Higher prices not only encourage entrepreneurs to endure more risks but also stimulates production. The incentives of increased profits persuade actors throughout the supply chain. If the price of hand sanitizer goes up exponentially this may persuade companies to divert production. Such as distillery switching from producing liquor to hand sanitizer [9]. If demand for hand sanitizer outpaces that of vodka it would be shrewd to reallocate resources in the direction of market demand. These adjustments in production are swayed by the potential for higher margins.

 

Market prices are the explicit quantification of information. They operate as a signal to the consumer as well as the producer. As was mentioned previously high prices convey short supply to the consumer. Hence why price gouging guards against hoarding. In a Hayekian sense, we are contending with imperfect market information (Zwolinski, 2008, P.16) [10]. If we do not have direct knowledge of the supply of toilet paper or hand sanitizer, what is going to entice us to produce it? The high prices direct production towards essential goods. Craft distilleries are now transitioning to producing hand sanitizer due to the high prices [11]. The high prices are a direct result of the high demand. The high prices convey the toll that overall demand has taken on the supply (Zwolinski, 2008, P.17) [12]. Pricing operating as a signaling mechanism operates as an indicator of how resources are to be best allocated. Government intervening on moral grounds can only cause more issues. The asymmetry in market information makes it impossible for a top-down solution to make pricing more equitable.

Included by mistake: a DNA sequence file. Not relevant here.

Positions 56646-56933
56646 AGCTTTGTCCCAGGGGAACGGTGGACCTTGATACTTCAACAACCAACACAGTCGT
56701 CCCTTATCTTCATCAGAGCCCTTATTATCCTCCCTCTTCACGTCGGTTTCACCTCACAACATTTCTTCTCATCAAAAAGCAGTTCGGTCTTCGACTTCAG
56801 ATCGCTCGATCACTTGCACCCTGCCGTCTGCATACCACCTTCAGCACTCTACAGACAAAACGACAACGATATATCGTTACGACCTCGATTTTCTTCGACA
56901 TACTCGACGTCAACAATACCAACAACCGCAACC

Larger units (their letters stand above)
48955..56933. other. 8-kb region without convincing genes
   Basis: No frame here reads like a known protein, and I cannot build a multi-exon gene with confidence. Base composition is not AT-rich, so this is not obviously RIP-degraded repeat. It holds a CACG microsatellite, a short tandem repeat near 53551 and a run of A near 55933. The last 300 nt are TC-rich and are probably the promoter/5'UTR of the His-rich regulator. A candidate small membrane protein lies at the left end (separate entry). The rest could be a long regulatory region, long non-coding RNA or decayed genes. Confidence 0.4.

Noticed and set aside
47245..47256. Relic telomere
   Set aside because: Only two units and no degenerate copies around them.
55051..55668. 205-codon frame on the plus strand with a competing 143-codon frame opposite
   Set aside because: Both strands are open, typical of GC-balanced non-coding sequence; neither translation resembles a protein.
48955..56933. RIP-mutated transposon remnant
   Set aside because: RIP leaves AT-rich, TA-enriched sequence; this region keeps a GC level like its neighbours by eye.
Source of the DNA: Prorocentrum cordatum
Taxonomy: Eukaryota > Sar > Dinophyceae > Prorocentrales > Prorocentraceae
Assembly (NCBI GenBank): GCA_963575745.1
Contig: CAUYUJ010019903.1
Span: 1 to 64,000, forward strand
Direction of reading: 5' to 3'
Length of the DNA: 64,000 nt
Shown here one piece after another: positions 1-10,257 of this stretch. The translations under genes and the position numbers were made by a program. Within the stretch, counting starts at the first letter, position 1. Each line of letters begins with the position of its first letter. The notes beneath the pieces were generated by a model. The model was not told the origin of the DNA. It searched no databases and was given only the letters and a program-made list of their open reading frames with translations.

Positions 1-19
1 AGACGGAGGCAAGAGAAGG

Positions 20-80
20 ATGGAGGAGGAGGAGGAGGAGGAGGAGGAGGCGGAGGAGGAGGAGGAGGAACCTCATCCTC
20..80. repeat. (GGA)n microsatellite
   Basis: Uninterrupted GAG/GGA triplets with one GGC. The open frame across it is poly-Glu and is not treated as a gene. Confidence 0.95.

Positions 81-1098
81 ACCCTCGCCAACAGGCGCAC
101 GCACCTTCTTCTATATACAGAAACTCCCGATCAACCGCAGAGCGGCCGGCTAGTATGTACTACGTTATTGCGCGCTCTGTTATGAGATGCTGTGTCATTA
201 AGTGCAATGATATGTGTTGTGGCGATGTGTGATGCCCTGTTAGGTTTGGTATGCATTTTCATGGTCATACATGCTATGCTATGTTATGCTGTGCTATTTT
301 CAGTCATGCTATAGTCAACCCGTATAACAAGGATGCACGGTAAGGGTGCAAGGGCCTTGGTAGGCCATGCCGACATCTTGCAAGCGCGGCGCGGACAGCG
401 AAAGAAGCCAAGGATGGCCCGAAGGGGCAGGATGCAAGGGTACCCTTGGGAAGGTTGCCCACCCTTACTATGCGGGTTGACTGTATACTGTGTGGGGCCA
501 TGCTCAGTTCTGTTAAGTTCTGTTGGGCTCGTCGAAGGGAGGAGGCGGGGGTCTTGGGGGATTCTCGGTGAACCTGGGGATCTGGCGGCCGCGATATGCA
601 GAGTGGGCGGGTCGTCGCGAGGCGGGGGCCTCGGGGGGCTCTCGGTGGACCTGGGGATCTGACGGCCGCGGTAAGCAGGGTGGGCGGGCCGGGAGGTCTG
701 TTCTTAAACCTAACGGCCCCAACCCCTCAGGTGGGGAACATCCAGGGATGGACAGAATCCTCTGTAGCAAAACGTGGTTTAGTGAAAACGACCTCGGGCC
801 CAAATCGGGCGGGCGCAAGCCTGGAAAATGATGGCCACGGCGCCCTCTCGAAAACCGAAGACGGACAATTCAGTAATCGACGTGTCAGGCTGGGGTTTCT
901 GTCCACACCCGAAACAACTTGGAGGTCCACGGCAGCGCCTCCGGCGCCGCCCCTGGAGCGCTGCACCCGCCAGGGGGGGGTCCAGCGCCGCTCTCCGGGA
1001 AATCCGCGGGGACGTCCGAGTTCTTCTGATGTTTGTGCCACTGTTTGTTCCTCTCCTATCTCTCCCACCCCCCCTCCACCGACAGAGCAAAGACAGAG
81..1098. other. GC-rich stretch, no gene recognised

Conclusion:

 

Despite the conventional view of price gouging, it does play a vital role in managing the supply of essential goods in times of emergency. It stifles hoarding. It provides just compensation to vendors for assuming the risk and other logistical hardships in crisis conditions. It operates as a signaling model for resource allocation.  Spirited repudiations of the practice are well-intentioned but misguided. No one likes to feel ripped off. No one likes to see people who are disadvantaged suffer. However, there are justifiable reasons for the sharp increase in prices.